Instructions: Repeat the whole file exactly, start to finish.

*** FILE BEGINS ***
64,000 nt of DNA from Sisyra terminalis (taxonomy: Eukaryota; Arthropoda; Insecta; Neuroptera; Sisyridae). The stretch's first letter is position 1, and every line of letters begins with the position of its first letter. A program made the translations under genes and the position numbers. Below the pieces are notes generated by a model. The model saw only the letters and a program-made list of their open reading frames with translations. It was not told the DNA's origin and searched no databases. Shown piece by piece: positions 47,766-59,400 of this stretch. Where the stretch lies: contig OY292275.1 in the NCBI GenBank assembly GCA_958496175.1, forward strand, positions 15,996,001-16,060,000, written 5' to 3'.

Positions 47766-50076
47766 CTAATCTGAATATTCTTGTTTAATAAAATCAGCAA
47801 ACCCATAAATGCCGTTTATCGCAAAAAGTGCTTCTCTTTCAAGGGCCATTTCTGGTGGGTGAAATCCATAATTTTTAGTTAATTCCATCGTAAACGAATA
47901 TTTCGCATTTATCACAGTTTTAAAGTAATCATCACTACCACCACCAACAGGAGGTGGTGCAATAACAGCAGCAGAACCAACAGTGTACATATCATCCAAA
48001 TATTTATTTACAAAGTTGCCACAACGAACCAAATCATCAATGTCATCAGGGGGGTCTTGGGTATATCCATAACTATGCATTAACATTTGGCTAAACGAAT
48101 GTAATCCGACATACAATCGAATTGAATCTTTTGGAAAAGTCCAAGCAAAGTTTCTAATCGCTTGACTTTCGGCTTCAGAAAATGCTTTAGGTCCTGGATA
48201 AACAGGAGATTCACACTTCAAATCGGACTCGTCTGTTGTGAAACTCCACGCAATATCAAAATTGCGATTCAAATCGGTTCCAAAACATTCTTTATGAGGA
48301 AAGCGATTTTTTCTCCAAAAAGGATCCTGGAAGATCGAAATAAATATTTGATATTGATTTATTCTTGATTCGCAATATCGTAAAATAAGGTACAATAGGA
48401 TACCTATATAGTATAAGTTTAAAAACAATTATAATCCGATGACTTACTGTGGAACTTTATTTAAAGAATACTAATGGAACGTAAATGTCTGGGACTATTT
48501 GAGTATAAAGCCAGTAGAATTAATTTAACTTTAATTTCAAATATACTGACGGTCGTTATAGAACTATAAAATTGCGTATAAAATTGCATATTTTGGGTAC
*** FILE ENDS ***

64,000 nt of DNA from Sisyra terminalis (taxonomy: Eukaryota; Arthropoda; Insecta; Neuroptera; Sisyridae). The stretch's first letter is position 1, and every line of letters begins with the position of its first letter. A program made the translations under genes and the position numbers. Below the pieces are notes generated by a model. The model saw only the letters and a program-made list of their open reading frames with translations. It was not told the DNA's origin and searched no databases. Shown piece by piece: positions 47,766-59,400 of this stretch. Where the stretch lies: contig OY292275.1 in the NCBI GenBank assembly GCA_958496175.1, forward strand, positions 15,996,001-16,060,000, written 5' to 3'.

Positions 47766-50076
47766 CTAATCTGAATATTCTTGTTTAATAAAATCAGCAA
47801 ACCCATAAATGCCGTTTATCGCAAAAAGTGCTTCTCTTTCAAGGGCCATTTCTGGTGGGTGAAATCCATAATTTTTAGTTAATTCCATCGTAAACGAATA
47901 TTTCGCATTTATCACAGTTTTAAAGTAATCATCACTACCACCACCAACAGGAGGTGGTGCAATAACAGCAGCAGAACCAACAGTGTACATATCATCCAAA
48001 TATTTATTTACAAAGTTGCCACAACGAACCAAATCATCAATGTCATCAGGGGGGTCTTGGGTATATCCATAACTATGCATTAACATTTGGCTAAACGAAT
48101 GTAATCCGACATACAATCGAATTGAATCTTTTGGAAAAGTCCAAGCAAAGTTTCTAATCGCTTGACTTTCGGCTTCAGAAAATGCTTTAGGTCCTGGATA
48201 AACAGGAGATTCACACTTCAAATCGGACTCGTCTGTTGTGAAACTCCACGCAATATCAAAATTGCGATTCAAATCGGTTCCAAAACATTCTTTATGAGGA
48301 AAGCGATTTTTTCTCCAAAAAGGATCCTGGAAGATCGAAATAAATATTTGATATTGATTTATTCTTGATTCGCAATATCGTAAAATAAGGTACAATAGGA
48401 TACCTATATAGTATAAGTTTAAAAACAATTATAATCCGATGACTTACTGTGGAACTTTATTTAAAGAATACTAATGGAACGTAAATGTCTGGGACTATTT
48501 GAGTATAAAGCCAGTAGAATTAATTTAACTTTAATTTCAAATATACTGACGGTCGTTATAGAACTATAAAATTGCGTATAAAATTGCATATTTTGGGTAC